Ozymandia Rules

Rules for “Simultaneous Risk With Bombardments” from New Rules for Classic Games by R. Wayne Schmittberger (ISBN-10: 0471536210, ISBN-13: 978-0471536215).

One of my more successful board game creations may have been Ozymandia, a Risk-like game that was an attempt to reduce the concept of simultaneous movement to its bare essentials. The game appeared in Games magazine (September 1981) has very favorable feedback both from readers and game-playing acquaintances.

The Ozymandia board was small and simple, with just 18 territories in all (actually 9 territories and 9 capital cities, as shown in Diagram 5.1). Later, though, it occurred to me that the game’s movement and combat rules could be applied to Risk to make the two-player form of the game more strategic. Here’s how it works:

1.) To start, players each take 40 armies and alternately place them on the board, either in empty territories or in territories they already occupy. After this placement phase is over, players move simultaneously for the rest of the game, which requires a pencil and paper to keep everyone honest and to avoid arguments. Before the movement phase of each turn, both players add new armies as in regular Risk.

2.) Players are restricted to one of two kinds of moves: concentration and dispersal. Specifically, the may either move armies into one territory or out of one territory. See Diagram 5.2.

When moving into a territory, armies may come in any desired number from any combination of adjacent territories; when moving out o f a territory, any kind of dispersal patter is allowable (although, of course, armies may only move into adjacent territories). Players need not move if they do not wish to and may already leave some or all armies in territory unmoved. It is also permissible for players to leave a territory unoccupied.

3.) All moves must be written down, allowing players to compare notes for verification purposes after each move. If opposing armies end up in the same territory or try to switch territories with each other, combat occurs and must be resolved before the next turn. Combat is resolved as follows:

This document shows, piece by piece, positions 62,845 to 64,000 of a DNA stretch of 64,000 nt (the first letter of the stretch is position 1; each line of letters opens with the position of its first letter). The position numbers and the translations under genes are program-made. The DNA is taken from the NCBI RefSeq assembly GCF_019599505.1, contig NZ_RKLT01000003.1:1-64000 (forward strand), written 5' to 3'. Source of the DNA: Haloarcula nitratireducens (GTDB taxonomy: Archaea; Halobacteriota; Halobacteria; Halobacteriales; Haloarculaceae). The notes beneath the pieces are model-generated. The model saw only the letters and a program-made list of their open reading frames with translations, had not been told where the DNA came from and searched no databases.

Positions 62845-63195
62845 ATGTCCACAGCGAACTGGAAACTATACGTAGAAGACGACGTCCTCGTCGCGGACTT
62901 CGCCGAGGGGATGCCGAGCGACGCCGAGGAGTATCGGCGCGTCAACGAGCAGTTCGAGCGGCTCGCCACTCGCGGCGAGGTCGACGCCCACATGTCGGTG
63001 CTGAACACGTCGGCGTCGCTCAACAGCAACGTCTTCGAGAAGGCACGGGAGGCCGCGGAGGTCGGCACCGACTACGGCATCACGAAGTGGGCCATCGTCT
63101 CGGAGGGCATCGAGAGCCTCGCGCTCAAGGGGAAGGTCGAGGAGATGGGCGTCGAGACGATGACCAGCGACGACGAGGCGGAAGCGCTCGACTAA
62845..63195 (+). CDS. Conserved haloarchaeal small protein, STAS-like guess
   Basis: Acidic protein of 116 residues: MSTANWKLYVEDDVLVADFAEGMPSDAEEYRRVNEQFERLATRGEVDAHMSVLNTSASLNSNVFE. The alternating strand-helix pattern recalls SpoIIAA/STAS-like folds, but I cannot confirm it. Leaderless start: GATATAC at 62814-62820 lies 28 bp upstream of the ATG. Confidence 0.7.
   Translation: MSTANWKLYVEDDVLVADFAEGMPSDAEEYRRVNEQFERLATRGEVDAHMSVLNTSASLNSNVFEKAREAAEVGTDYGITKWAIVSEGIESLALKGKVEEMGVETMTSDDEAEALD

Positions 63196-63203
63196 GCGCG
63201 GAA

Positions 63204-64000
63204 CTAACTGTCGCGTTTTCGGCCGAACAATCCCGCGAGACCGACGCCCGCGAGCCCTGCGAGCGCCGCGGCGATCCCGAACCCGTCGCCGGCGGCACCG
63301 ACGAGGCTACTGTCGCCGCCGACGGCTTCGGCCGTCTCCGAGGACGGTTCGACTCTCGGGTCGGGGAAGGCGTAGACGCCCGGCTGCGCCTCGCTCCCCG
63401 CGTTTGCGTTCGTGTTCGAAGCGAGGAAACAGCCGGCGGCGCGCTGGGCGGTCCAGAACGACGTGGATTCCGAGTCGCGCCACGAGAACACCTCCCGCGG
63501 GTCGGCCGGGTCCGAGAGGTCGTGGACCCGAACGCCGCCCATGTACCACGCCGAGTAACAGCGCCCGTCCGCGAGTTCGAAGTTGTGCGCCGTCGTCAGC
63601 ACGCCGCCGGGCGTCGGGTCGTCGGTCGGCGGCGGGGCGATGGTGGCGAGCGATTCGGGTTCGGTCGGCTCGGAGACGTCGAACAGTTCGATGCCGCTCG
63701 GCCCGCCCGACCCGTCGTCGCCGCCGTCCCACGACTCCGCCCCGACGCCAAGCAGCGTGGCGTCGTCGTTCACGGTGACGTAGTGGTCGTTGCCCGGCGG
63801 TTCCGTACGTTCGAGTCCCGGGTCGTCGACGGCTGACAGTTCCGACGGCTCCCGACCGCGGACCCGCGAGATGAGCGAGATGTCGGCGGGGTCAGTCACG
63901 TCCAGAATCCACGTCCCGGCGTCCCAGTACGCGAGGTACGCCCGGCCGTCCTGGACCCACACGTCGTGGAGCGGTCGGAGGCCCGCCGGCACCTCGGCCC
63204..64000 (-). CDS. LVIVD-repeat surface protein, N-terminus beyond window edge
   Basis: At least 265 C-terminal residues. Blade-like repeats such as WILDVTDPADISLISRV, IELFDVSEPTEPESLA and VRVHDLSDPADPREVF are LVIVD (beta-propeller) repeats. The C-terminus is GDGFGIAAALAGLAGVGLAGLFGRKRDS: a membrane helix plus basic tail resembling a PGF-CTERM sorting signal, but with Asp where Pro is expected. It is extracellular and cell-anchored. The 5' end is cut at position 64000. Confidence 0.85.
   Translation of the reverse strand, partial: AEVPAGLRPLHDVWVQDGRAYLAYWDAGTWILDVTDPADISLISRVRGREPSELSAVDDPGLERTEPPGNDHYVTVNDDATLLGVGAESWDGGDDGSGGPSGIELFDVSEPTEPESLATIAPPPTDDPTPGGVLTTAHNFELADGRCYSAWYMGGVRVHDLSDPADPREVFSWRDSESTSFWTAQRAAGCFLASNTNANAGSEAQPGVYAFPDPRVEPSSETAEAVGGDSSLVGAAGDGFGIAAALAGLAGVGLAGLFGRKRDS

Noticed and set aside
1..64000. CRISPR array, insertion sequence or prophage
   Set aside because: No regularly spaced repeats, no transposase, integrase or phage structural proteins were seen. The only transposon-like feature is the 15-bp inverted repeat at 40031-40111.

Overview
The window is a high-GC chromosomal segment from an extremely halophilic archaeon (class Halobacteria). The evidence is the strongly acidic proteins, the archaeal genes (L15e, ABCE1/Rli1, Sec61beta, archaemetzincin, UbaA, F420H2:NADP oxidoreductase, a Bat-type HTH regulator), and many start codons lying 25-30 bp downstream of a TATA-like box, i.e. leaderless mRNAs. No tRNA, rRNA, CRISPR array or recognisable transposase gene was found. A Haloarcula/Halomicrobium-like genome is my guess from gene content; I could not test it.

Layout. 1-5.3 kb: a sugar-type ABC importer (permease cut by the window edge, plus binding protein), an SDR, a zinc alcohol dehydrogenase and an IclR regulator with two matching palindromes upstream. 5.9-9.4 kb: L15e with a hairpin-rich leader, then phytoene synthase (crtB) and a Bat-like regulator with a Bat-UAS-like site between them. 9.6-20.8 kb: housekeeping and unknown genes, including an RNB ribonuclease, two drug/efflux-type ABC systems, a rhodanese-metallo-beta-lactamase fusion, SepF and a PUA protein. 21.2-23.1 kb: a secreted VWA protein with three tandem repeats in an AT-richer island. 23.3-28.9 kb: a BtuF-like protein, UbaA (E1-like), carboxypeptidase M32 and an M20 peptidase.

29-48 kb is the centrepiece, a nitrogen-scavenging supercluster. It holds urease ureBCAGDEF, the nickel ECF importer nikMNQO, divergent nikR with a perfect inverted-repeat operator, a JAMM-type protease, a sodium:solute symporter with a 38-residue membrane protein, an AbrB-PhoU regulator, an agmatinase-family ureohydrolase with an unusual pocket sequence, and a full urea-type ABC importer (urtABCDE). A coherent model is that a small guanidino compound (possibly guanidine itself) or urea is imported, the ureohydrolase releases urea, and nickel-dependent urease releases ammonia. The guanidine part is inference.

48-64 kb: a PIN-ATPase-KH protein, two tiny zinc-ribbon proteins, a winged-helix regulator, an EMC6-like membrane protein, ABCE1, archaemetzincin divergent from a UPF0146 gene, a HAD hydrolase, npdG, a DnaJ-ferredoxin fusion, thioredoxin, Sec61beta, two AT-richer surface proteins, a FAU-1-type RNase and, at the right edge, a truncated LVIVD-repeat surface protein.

a.) The smaller force is completely eliminated.

b.) The larger force loses the same number of armies as the weaker force, less the difference between the sizes of the two forces. For example, if seven armies attack four, the four are wiped out and the seven armies lose just one (because one is equal to four – the number lost of the weaker side – minus three – the numerical advantage of the stronger side, as determined by subtracting four from seven.) Note that a force with at least two-to-one superiority wipes out a defender without losing any armies at all.

d.) When opponents try to switch territories, combat occurs on the border before the move is completed. Surviving forces then complete their move and, if necessary, have a new battle with any unmoved enemy forces that remain in the destination territory.

4.) Three times during the game, each player may bombard one are (shades of Nuclear Risk). This is done in addition to a player’s normal move and is written down along with the rest of the move (e.g. “Bomb Kamchatka”). Bombardment effects are figured out after all movement and combat for the turn are concluded. The effect is simple: Half of all armies in the territory are eliminated. This is true even if the armies belong to the player who did the bombardment, as can occasionally happen when a player expects the opponent to attack a particular place but doesn’t want to waste time withdrawing his armies from it. If the number of armies in a bombarded territory is odd, the extra army survives.